One of the most recyclable materials on the planet, aluminum doesn’t degrade during the recycling process. It can be used over and over again.
Another versatile material, glass can be recycled again and again without loss of quality. It’s even better if the product you’re buying comes with a deposit for return. Instead of recycling the glass, some companies sterilize and refill for the next round. Ask your local milk supplier if they offer returnable glass. Single-use glass is resource intensive.
Sustainable beechwood is gaining popularity in European products. Manufacturers make a mesh bag suitable for toting fruits and vegetables. No more plastic mesh! The cellulose fiber is soft and compostable. But keep in mind that anything single-use isn’t the goal.
Used in place of plastic by some makeup brands, sustainable bamboo is biodegradable and compostable. Since it grows in many different parts of the world, it may also be local.
Stainless steel is durable and 100% recyclable. Like glass and aluminum, you can recycle this material indefinitely. Stainless steel is also costly and resource intensive, so you’re most likely to find it in products with returnable containers or in multi-use containers (like water bottles).
Your plastic-free shopping trip: what to bring
Avoiding disposable plastic is hard if you don’t arrive equipped. Here’s a list of useful items that will make your plastic-free shopping trip easier. Choose what goes into your shopping basket based on your personal needs.
Cloth shopping bags
This is your handy, reusable bag to put everything into when you’re done. Choose bags with durable fabric and tough seams that will resist splitting. Wide, soft handles will be more comfortable on your hands and shoulders when the bags are packed with heavy items. Making sure your bags are washable is also important.
Reusable bulk food bags
Best used for dry goods, these bags have a tight weave and are generally made from cotton muslin. Organic cotton is even better. A variety of sizes mean you’ll have something on hand for everything you need. Pack with bulk pasta, flours, salt, sugars, dried (non sticky) fruit and other dry goods.
Net or mesh bags
Woven mesh or net bags work well for buying fruit and vegetables. While you don’t need to put a handful of apples or a head of cabbage in a bag, some veggies are wet and are more easily transported using reusable produce bags.
Made from fabric coated in pure beeswax, this pliable material has a deliciously sweet smell. It’s a perfect replacement for plastic wrapping and plastic sandwich bags. Take along for wrapping items like cheese, cured meats, shampoo bars, bread, tea bags, and other dry items.
It can be tricky to get bags small enough for bulk spices. And since spices can stick to the sides of a cotton bag, glass or stainless steel spice containers are excellent alternatives if your store allows them. Feel free to reuse your old spice jars, but be sure to remove old bar codes.
These are perfect for packing in moist, bulk foods like coconut oil, honey, brown sugar and dried fruit that’s too sticky to put in a bag. They’re also easy to clean and reuse once empty, and come in a variety of sizes. Just be sure your store has a system in place for weighing them or you’ll be on the hook for the extra cost.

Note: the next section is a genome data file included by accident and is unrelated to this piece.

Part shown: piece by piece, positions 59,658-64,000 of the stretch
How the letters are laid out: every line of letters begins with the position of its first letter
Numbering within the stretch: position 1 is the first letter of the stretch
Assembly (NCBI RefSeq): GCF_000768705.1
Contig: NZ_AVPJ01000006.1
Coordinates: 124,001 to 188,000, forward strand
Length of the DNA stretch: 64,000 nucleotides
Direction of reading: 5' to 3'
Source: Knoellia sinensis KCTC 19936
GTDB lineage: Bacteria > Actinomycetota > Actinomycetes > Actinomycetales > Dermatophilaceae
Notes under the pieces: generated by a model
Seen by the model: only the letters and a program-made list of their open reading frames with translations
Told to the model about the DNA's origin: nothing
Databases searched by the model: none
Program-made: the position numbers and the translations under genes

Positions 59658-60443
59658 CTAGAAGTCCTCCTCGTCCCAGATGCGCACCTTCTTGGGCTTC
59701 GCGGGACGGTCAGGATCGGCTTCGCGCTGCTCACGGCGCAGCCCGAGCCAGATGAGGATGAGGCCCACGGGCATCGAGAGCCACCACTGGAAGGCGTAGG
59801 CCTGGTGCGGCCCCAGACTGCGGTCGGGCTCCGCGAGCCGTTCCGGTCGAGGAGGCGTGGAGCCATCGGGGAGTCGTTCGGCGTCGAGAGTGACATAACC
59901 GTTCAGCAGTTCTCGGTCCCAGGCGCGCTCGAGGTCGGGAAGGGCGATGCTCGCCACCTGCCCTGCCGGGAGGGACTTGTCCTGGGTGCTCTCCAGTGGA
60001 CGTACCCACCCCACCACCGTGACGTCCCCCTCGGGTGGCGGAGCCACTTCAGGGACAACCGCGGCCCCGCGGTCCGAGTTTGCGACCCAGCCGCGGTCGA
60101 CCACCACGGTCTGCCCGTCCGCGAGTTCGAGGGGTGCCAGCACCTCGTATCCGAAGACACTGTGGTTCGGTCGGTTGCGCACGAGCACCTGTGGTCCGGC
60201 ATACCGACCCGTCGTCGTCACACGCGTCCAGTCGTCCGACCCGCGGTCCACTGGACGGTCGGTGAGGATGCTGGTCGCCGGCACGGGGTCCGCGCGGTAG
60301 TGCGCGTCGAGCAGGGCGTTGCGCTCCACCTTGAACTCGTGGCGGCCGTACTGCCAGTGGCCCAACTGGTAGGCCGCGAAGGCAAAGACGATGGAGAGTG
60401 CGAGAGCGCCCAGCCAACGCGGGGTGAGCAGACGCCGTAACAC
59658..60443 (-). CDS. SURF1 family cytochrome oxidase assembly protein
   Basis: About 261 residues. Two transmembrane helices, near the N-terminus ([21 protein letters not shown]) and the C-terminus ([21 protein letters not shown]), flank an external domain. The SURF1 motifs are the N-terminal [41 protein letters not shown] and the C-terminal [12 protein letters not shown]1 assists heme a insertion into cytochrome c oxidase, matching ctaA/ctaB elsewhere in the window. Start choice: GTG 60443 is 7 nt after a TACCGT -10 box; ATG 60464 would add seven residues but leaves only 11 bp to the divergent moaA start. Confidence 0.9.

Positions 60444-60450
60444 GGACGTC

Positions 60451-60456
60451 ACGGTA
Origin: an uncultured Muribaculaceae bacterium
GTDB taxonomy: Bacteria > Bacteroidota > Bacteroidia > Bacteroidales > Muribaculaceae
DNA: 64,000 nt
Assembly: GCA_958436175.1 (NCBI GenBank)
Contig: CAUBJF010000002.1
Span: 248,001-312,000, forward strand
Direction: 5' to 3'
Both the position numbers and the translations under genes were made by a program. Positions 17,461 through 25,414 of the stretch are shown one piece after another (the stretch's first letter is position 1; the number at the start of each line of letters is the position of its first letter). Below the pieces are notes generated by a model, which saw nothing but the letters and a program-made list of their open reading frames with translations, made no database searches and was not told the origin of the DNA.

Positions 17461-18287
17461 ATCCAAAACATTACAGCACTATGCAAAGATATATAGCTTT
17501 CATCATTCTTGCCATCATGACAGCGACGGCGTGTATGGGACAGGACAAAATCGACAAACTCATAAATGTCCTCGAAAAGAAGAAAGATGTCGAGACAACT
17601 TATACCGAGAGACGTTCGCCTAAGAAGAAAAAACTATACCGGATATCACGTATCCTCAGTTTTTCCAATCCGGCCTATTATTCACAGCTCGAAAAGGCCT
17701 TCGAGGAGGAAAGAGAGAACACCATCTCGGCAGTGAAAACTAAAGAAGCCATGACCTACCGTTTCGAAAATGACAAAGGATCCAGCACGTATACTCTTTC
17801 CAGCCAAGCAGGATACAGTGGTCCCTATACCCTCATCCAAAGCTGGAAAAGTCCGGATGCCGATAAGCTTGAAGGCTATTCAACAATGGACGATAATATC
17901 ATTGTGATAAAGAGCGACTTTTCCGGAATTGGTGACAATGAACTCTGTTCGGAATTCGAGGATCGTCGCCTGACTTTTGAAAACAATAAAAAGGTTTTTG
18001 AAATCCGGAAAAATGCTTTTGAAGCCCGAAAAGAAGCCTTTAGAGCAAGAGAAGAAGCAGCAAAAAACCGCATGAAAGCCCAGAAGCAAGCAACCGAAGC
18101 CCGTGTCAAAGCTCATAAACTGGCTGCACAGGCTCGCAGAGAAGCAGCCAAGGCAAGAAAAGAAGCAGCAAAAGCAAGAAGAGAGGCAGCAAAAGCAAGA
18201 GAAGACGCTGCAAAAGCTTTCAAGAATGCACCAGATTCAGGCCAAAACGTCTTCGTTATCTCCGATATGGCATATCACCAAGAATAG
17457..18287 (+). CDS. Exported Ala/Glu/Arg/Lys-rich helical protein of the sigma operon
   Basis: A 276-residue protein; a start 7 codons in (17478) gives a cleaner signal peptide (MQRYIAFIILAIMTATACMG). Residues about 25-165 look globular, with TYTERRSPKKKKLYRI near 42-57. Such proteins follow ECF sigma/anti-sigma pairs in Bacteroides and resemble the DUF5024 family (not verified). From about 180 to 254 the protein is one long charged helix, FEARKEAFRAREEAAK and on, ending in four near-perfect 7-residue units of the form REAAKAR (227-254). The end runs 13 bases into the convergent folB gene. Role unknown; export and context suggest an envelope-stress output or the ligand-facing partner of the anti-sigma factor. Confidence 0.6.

Larger stainless steel or glass containers
If your local market sells bulk cheese or meat, you’ll want to bring along a larger metal container or glass storage container. Hand over at the deli counter and tell them to fill it—invariably they will without question. If you’re buying meat, just make sure containers are sanitized for your own safety.
Perfect for refilling shampoos and liquid soaps, glass bottles are great for shops stocking personal care products in bulk. They’re also great for olive oil.
Tips for your trip
The containers you bring are only part of the picture. Here are a few other tips to help make your trip go as smoothly as possible.
- Choose a store with package-free fruit and vegetables. Often those bagged deals aren’t really a deal at all.
- If your local grocer doesn’t have a deli counter where you can bring your own container for meat, consider visiting a butcher shop. If you don’t have one nearby and you can’t bring your own container to the deli counter, ask for paper wrapping instead of plastic.
- If your store lets customers refill their own containers in bulk food areas, choose ones without chips or cracks—and make sure they are clean.
- Wash all reusable bulk food bags after each use. Produce bags can be used a few times before washing.
- If your store has a scale to weigh containers, record the weight on the bag, lid, or jar (a grease pencil works well for Mason jars) before filling. You can even tare your reusable bulk food bags if they’re on the heavy side.
- Fill your bags and jars carefully, recording the bin number on a piece of paper or on the container itself.
- Only buy what you need. This helps reduce food waste.
Life without plastic
With more grocery stores recognizing the harms of plastic packaging, the options for a zero waste lifestyle have expanded considerably. But even if you can’t eliminate all packaging, you can cut down and even eliminate the plastic you bring home. Life without plastic isn’t far behind.
Have you found another way to shop without plastic? Feel free to brag about your success in the comments below!